“IBM scientists working across three countries have created the smallest-ever 3D map of the world -- so tiny that 1,000 maps could fit on a grain of salt.
The team also created a scale model of the Matterhorn, well known to Europeans and Disney World visitors. The famous mountain is recreated in molecular glass, reaching 25 nanometers high -- a scale of 1 to 5 billion.”
“First, it was the soccer-ball-shaped molecules dubbed buckyballs. Then it was the cylindrically shaped nanotubes. Now, the hottest new material in physics and nanotechnology is graphene: a remarkably flat molecule made of carbon atoms arranged in hexagonal rings much like molecular chicken wire.
Not only is this the thinnest material possible, but it also is 10 times stronger than steel and it conducts electricity better than any other known material at room temperature. These and graphene's other exotic properties have attracted the interest of physicists, who want to study them, and nanotechnologists, who want to exploit them to make novel electrical and mechanical devices.”
“d3o was first introduced during the 2006 Winter Olympics in Turin, giving downhill skiers' millimeter-thin aerodynamic bodysuits a thin, flexible layer of protection. The protection comes d3o's ability to stiffens on impact as the molecules lock together--the harder the hit, the tighter the lock, with the molecules instantaneously return to their original state after impact.”
“Now, it can be found in 107 products made by 22 different companies, ranging from iPod cases to polo kneepads.”
"Imagine flying an airplane, watching a television or using a laptop
computer made, at least in part, from a paper 500 times stronger and 10
times lighter than steel. It's no ordinary paper; it's "buckypaper"—a
nanotechnology material that looks like carbon paper and is made out of
tube-shaped carbon molecules 50,000 times thinner than a human hair.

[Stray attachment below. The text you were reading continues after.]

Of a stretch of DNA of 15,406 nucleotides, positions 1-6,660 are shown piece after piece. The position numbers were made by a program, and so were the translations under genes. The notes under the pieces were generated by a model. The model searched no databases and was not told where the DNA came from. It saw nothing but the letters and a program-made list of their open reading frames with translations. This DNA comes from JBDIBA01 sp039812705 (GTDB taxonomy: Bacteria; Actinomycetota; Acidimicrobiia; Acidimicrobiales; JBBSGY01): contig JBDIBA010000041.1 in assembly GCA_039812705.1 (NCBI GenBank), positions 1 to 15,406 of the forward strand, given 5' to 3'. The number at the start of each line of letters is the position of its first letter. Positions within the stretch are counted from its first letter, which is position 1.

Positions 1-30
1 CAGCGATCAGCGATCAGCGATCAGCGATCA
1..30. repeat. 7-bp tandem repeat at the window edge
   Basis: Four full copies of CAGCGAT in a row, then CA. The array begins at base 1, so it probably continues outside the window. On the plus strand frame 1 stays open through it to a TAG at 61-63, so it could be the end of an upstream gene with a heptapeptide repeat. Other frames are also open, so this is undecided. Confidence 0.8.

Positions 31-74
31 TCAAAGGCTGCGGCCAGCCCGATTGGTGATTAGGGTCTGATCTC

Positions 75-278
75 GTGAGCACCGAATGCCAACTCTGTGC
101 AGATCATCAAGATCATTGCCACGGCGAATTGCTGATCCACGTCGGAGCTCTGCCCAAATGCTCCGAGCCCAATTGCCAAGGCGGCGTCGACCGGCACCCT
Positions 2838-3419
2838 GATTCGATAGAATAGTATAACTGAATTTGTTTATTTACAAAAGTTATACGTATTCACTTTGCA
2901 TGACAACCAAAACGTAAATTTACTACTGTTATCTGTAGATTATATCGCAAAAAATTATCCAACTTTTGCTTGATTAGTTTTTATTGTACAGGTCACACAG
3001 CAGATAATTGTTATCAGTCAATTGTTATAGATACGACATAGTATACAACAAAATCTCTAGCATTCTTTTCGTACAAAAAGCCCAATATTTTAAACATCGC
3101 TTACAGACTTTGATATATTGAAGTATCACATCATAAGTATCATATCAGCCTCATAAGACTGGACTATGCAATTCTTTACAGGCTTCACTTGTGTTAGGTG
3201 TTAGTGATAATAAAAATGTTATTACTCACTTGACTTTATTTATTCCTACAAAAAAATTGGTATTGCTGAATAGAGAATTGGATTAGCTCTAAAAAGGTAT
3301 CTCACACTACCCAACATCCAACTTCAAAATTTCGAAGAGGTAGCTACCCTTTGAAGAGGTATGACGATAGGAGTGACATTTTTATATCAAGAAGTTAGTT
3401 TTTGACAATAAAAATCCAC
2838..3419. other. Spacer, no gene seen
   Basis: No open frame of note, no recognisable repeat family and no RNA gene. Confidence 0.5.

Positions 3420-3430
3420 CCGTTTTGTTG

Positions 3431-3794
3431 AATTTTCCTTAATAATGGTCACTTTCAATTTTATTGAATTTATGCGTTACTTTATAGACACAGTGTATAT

The material's strength, however, comes when it's stacked and pressed
together to form a composite, giving it the ability to conduct
electricity like copper and disperse heat like steel."
"NanoArt is a new art discipline at the art-science-technology intersections.
It features nanolandscapes (molecular and atomic landscapes which are natural
structures of matter at molecular and atomic scales) and nanosculptures
(structures created by scientists and artists by manipulating matter at
molecular and atomic scales using chemical and physical processes). These
structures are visualized with powerful research tools like scanning electron
microscopes and atomic force microscopes and their scientific images are
captured and further processed by using different artistic techniques to convert
them into artworks showcased for large audiences."
The Second Annual NanoArt Festival is scheduled
for all of November in Stuttgart, Germany
"Researchers at Monash University, in Victoria, Australia, have found a
way to coat fibers with titanium dioxide nanocrystals, which break down
food and dirt in sunlight. The researchers, led by organic chemist and
nanomaterials researcher Walid Daoud,
have made natural fibers such as wool, silk, and hemp that will
automatically remove food, grime, and even red-wine stains when exposed
to sunlight." MIT Technology Review
"Currently, even with the most advanced recovery techniques, only about
40 percent of the oil and gas in reservoirs can be recovered. The hope
is that by injecting novel sensors into these reservoirs, it will be
possible to more accurately map them in 3-D, increase the amount of
fuel extracted, and minimize the environmental impact."
"What is needed is a means of mapping the pore structure and the voids
between formations, he says, and to do this, researchers need sensors
that are smaller than the pores. So the aim is to create micro- or
nanosensors that can not only pass through the pores, but also form
mesh network to create detailed, 3-D maps of the structure of rock formations."
"NanoArt is a new art discipline related to the micro or
nanosculptures (molecular sculptures) created by artists or scientists through
chemical or physical processes and visualized with powerful research tools like
scanning electron or atomic force microscopes. The scientific images of these
structures are captured and further processed using different artistic
techniques to convert them into artworks showcased for large audiences."
Interesting art gallery by Romanian born artist and scientist Cris Orfescu
"...new type of memory, called programmable-metallization-cell (PMC) memory, or nano-ionic memory...could lead to thumb drives or digital-camera memory cards that store a terabyte of information...The first examples of the new technology, which could also slash energy
consumption by more than 99 percent, could be on the market within 18
"showed that a nanotube can work as an antenna, picking up radio signals from the air. A carbon nanotube—a hollow, tube-shaped molecule 10,000 times smaller
than a human hair—can perform all the basic functions of a radio when
it's wired up to a few other simple parts..."